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Alfa Romeo Giulia Quadrifoglio – long-term review
Get in! Our Alfa is alive and skidding again
Huzzah! The Alfa is alive and skidding again. Yes, after not one, but two stints back at Alfa’s garage, the Quadrifoglio’s heart is beating properly, and the world is a better place for it.
Thanks to a nose around the fuel system, wiring check and two new turbo overboost valves (plus a brake clean to stop low-speed squeaks and fresh rubber all round) it took all of a twist of the DNA knob to Race, a blip of throttle and a thrash along my favourite road to turn my frown upside down.
See, like any slightly forgiving parent, I wasn’t angry that the Giulia went wrong. Just really, really disappointed. Unreliability is a stigma that has overshadowed the brand to the point that it’s now quite literally a joke. Rectifying Alfa’s reputation must have been the one thing highlighted and underlined many times on FCA’s marketing team’s to-do list when the big-budget brand revival was announced. But the marketing team can only do so much, as it’s ultimately down to the engineers. And our QV isn’t the only one to have gone wrong. Just go online and read the forums.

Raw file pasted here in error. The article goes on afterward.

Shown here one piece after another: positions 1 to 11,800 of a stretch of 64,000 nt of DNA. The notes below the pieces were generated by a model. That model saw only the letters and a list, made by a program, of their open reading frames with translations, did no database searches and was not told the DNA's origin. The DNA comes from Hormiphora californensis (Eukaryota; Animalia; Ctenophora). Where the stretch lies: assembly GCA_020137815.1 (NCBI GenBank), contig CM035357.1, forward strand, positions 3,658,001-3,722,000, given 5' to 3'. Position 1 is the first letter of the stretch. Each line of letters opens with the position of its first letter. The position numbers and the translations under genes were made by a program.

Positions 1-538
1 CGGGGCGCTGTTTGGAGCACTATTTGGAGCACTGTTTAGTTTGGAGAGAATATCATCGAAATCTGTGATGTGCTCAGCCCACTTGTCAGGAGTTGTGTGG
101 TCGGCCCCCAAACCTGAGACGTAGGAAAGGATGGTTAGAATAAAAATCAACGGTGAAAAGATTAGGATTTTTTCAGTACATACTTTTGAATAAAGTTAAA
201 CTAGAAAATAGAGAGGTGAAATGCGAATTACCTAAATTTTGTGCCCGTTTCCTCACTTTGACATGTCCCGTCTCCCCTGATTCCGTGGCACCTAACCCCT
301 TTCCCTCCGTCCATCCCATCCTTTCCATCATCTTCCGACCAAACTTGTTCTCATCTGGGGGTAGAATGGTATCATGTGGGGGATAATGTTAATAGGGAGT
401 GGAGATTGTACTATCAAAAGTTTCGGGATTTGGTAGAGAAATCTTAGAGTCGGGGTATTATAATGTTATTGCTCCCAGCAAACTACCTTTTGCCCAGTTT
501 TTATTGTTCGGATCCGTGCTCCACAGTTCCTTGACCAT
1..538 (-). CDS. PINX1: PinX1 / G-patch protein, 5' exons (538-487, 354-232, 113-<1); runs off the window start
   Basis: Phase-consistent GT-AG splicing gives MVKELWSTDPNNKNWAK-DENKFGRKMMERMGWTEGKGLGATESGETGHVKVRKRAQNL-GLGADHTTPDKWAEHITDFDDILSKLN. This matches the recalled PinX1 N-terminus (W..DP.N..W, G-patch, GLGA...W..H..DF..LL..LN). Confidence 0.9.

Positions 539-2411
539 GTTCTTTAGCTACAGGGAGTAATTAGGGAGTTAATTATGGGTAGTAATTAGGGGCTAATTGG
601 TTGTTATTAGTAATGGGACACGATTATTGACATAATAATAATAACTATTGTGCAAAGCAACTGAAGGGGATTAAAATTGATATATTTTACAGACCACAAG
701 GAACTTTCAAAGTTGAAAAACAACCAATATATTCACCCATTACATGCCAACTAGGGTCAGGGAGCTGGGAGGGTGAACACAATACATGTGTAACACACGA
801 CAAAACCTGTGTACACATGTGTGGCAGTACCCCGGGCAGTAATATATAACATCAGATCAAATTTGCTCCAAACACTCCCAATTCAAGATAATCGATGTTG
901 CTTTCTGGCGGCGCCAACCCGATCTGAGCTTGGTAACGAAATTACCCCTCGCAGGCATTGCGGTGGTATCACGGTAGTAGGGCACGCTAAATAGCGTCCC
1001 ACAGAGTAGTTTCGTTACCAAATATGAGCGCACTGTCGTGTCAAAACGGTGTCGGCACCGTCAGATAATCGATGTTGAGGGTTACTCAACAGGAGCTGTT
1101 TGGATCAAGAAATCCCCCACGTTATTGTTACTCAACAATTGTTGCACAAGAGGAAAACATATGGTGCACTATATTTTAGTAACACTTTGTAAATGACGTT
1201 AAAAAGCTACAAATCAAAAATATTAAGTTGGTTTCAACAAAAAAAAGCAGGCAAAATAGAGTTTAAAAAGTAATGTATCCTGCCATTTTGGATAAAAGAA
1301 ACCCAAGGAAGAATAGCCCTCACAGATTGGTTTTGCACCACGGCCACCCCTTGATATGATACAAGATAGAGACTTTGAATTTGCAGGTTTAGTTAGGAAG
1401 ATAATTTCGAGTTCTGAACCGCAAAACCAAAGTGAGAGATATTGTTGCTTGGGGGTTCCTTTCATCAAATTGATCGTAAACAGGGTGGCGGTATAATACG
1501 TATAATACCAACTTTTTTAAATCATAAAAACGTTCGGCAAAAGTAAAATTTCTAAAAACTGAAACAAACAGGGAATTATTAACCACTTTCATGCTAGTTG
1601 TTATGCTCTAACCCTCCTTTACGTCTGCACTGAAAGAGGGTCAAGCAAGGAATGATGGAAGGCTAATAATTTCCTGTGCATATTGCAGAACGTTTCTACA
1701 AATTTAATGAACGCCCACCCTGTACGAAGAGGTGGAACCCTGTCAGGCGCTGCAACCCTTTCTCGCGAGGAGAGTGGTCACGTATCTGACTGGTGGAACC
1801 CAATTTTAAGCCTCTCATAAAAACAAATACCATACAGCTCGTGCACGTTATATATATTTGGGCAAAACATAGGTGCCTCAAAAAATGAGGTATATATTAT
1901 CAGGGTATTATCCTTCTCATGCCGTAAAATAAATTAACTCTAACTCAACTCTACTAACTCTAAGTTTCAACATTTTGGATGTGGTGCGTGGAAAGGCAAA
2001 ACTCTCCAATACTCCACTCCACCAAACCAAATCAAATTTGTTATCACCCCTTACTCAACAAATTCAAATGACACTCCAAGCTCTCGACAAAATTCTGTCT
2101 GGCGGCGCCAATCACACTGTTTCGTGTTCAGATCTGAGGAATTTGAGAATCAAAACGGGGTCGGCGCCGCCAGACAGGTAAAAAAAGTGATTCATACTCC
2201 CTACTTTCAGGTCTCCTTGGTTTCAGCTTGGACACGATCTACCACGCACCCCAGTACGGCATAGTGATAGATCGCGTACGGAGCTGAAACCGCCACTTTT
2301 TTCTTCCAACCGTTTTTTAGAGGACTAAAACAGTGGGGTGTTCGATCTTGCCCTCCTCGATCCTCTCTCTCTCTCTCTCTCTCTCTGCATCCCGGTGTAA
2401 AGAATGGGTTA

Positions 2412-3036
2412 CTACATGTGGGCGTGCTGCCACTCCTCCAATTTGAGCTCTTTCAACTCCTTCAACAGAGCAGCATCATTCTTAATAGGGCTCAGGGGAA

To get M and AMG stalwarts out of M3s and C63s and into another £60k super-saloon, Alfa has to beat the Germans at their own game: reliability. And this hasn’t happened so far. It’s frustrating because those stalwarts should have a go, as the Quadrifoglio is one of the best driver’s cars you can buy: the body control and balance is phenomenal, steering elegantly quick, engine characterful and it can be an entertaining handful if you want it to be.
I’m smitten with it but, as a test of – ahem – reliability, I handed the QV straight to Chris Harris to see if it’d go pop. Out of the frying pan into the fire? No siree. It danced around beautifully without a glitch. Now, let’s hope it stays that way, as Alfa Romeo idiosyncrasies (a manual that doesn’t make any sense, lack of engine and oil temp gauges and a wonky door aperture) I can live with, but breakdowns I can’t.